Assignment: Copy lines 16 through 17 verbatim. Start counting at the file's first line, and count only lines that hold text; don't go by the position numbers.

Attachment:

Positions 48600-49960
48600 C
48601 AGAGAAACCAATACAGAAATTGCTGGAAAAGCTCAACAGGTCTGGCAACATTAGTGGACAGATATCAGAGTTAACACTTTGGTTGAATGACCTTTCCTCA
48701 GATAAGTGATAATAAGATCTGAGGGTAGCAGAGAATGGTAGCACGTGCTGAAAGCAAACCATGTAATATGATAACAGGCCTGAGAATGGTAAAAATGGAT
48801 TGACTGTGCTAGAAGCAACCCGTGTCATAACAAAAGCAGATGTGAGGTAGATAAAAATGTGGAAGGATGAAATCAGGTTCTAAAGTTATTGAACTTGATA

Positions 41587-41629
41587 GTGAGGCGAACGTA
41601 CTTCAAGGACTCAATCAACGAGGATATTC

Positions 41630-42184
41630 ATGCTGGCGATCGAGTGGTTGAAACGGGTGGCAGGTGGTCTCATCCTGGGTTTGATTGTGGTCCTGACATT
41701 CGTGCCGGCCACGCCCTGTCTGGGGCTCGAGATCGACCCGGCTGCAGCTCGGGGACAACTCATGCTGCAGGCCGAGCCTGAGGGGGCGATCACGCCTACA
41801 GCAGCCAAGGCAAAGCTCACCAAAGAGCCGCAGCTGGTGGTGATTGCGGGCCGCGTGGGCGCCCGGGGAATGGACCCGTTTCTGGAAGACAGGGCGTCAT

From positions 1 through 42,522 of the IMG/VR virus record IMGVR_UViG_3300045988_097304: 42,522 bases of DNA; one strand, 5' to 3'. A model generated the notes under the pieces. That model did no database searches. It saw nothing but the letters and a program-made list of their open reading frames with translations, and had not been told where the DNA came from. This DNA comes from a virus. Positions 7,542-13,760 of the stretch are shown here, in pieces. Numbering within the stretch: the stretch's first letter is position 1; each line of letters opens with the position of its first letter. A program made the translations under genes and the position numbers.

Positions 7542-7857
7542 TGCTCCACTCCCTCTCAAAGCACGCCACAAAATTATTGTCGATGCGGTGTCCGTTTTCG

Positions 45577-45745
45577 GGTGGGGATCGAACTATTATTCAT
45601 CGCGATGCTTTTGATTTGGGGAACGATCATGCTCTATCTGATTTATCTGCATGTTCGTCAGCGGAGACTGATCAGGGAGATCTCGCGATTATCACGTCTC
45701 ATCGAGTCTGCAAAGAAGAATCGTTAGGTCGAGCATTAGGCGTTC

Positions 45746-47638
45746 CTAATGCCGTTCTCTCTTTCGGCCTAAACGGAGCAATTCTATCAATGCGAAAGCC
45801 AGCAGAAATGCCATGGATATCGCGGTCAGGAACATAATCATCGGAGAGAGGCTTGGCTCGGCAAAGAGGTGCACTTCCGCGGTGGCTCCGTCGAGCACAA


Positions 45577-45745
45577 GGTGGGGATCGAACTATTATTCAT